TUCSON INTERNATIONAL AIRPORT AIR GUARD STATION, Ariz. - America's
stars and stripes and Arizona's lone copper star always wave proudly
at the Arizona Air National Guard's 162nd Wing.
But it's the
adjacent flags of coalition-partners - from the pacific
island-nations of Far East Asia, to the NATO countries of the old
Europe and new ones in the Middle-East - that remind Guard Airmen
the global reach of their unit.
"The strategic value of the
162nd Wing's International Training Program cannot be overstated,"
said Col. Phil Purcell, wing commander for the largest training unit
in the Air Guard. "Building Partnership Capacity is a priority for
the U.S. - not only to increase partner capabilities abroad, but to
build long-term relationships."
And it's the F-16 Fighting
Falcon that symbolizes security cooperation with the more than 40
countries that have sent their pilots to the southern Arizona
April 8, 2015 - Five Arizona Air National Guard F-16 Fighting Falcons soar over the Arizona desert during a training mission. Guardsmen based at the Tucson International Airport carry out a full-time mission to train U.S. and partner-nation fighter pilots. (U.S. Air Force photo
by Master Sgt. Jeffrey Allen)
"With the F-16 being such a common platform across our
allies and partners, the superior training provided by the
Arizona National Guard is a key enabler for that vision, and
overall national interests," Purcell added.
"Viper" by its American and foreign pilots, the Fighting
Falcon is a mainstay in global air force circles. Its
ushering into the inventory of the U.S. Air Force during the
late 1970s confirmed a new wave of aerial warfare. A little
more than a decade later, the Dutch would be the first to
send their young air-cadets to the wing's F-16 Schoolhouse.
Though allied-nations share
a commitment to achieving peace in the world and prosperity
at home - cultural barriers are an unavoidable reality at
times, but nothing that trainees can't successfully
negotiate, according to Maj. Aaron Wildman.
continuously amazed by our student-pilot's abilities to
absorb instructions in English, and then spit it back out in
English, all the while impressing an instructor pilot," said
Wildman, who now serves as the assistant director of
operations for the 152nd Fighter Squadron.
strong command of a host-nation's language, however, is just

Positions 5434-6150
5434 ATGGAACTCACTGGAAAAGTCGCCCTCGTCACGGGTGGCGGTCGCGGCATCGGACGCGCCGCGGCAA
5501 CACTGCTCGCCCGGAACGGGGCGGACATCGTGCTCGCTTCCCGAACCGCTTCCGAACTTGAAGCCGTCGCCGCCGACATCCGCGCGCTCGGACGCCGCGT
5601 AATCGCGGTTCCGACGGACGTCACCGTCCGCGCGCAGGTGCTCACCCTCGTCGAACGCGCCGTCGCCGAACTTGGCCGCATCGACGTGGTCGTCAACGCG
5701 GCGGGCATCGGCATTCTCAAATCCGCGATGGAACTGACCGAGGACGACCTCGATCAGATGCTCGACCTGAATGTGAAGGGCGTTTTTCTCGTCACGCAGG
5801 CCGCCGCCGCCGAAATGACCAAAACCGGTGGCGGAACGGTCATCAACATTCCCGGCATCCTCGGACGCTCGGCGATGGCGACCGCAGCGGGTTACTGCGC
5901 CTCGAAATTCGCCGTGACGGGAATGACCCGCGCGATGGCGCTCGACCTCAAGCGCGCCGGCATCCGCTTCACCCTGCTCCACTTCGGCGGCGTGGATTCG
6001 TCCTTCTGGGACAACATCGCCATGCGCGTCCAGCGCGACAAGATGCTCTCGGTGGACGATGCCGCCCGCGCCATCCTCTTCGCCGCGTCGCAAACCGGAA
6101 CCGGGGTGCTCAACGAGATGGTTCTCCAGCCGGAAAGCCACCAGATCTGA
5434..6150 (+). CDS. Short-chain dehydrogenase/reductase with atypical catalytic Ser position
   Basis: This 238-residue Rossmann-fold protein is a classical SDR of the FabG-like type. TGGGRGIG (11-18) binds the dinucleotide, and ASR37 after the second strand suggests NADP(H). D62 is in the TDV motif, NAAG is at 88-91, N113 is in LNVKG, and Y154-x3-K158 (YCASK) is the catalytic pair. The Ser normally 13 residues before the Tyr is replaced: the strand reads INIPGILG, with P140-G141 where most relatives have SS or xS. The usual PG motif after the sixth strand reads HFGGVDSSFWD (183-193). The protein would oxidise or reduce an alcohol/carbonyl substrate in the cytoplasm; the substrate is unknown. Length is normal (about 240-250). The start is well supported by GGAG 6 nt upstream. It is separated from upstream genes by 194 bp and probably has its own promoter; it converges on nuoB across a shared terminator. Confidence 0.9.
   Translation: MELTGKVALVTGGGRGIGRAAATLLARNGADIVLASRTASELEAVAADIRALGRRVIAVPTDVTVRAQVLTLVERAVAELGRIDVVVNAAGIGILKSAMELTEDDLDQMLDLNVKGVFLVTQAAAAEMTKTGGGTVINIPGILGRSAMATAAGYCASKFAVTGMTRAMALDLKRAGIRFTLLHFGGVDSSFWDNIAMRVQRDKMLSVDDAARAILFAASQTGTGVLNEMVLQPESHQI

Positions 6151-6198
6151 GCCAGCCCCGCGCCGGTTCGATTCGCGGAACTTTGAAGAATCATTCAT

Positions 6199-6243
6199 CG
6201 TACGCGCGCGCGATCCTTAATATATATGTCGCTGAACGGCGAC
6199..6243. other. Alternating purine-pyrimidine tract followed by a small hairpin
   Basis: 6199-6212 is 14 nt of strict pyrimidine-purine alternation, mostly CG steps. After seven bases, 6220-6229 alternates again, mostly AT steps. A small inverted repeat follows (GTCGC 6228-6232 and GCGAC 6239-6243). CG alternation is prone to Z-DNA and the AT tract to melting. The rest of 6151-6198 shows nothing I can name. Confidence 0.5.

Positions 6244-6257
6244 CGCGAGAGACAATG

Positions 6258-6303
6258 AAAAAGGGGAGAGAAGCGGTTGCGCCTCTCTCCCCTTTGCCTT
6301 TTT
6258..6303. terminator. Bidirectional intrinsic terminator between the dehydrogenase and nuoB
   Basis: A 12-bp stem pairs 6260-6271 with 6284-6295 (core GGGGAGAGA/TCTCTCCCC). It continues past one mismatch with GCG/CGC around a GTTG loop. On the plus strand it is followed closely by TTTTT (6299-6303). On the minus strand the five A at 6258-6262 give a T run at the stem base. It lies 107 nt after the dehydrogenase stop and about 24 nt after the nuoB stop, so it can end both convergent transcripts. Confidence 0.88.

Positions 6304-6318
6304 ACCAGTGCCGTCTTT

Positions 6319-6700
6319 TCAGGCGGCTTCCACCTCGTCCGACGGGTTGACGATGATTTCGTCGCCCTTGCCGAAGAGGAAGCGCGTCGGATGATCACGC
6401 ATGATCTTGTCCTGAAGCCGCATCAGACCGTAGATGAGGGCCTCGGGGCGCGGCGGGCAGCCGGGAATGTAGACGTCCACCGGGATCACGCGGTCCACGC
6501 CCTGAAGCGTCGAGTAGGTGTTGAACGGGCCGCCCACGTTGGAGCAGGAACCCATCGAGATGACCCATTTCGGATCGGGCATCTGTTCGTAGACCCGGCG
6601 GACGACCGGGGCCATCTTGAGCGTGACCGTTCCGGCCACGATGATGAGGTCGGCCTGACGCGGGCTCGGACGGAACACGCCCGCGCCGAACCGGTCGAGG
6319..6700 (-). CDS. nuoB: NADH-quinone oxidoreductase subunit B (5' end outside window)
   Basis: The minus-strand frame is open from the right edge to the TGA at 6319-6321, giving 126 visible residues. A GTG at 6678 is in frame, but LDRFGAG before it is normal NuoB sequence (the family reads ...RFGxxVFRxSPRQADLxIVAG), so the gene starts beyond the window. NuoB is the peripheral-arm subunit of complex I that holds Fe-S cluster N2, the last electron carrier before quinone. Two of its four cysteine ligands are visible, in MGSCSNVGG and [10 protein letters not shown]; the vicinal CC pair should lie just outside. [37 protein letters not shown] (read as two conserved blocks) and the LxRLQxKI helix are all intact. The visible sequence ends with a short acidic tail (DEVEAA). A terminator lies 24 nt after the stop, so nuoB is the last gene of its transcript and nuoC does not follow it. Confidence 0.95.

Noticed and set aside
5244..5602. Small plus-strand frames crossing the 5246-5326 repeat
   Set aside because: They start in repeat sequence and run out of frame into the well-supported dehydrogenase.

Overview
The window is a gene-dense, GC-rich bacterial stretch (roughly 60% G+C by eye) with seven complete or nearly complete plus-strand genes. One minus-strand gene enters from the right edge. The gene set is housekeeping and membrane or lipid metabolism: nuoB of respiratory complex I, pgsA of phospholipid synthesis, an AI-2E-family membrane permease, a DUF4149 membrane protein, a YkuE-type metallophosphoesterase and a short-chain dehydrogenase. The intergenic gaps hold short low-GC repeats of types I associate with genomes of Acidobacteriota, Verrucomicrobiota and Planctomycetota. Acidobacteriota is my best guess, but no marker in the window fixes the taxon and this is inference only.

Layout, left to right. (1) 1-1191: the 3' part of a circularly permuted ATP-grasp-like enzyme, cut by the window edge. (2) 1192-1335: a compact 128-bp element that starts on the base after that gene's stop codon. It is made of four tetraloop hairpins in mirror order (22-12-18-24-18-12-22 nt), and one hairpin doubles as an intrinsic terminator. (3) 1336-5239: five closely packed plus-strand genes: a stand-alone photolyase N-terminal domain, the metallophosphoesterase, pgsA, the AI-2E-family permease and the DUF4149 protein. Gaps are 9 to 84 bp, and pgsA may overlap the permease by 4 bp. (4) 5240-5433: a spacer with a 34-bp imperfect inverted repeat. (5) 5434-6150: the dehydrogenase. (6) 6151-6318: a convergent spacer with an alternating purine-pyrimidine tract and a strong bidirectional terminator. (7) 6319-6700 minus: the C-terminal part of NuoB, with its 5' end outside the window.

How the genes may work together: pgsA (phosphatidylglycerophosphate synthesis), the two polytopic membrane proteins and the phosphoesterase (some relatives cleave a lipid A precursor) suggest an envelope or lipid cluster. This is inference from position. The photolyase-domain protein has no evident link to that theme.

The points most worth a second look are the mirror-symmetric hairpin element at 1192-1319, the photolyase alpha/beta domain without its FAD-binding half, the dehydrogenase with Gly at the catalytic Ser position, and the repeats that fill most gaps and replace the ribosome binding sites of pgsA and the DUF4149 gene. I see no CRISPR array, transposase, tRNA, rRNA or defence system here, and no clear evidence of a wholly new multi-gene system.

the beginning in a student-pilot's journey to commanding a
world-class, fighter jet. Initial instruction involves
learning the basics of aviation with trainer-designated
aircraft from Air Force units in Texas.
point, they make their way to Tucson, immersing themselves
into incremental phases that surround the transition from
trainer-jet to fighter-jet and culminating with the fighter
fundamentals of air-to-air engagements and air-to-surface
"The focus is on the tactical portion, and
how these tactics support the strategy of making a country's
air force stronger," explained Wildman. The entire
instructional process, he said, including the implementation
of a training syllabus, generally requires a commitment of
about four years from visiting wingmen.
Wing is the last leg of U.S. training before they go back
home. They've trained long and hard to get here - to fly
their own sorties," said 1st Lt. Melissa Gonzalez,
officer-in-charge of the International Military Student
Office (IMSO). "You can see their drive and enthusiasm."
Her office's contribution to the training mission is
simple: focus on administrative tasking, and let the
students focus on flying.
"On day one in training,
they [student-pilots] need to be in academics - ready to
learn - not having to worry about anything else, like
housing issues, out-processing and in-processing orders,
medical payments if needed," she said.
In addition to
building a mission-capable pilot, Chief of Safety Lt. Col.
Jeff Waterbury believes that inspiring intangible items to
foreign students serves a vital diplomatic function as well.
"We convey to them our brand of professionalism and what
duty, honor and country mean to this wing," he said. "It's
just as important as training them to be pilots."
By U.S. Air Force by SSgt. Erich Smith
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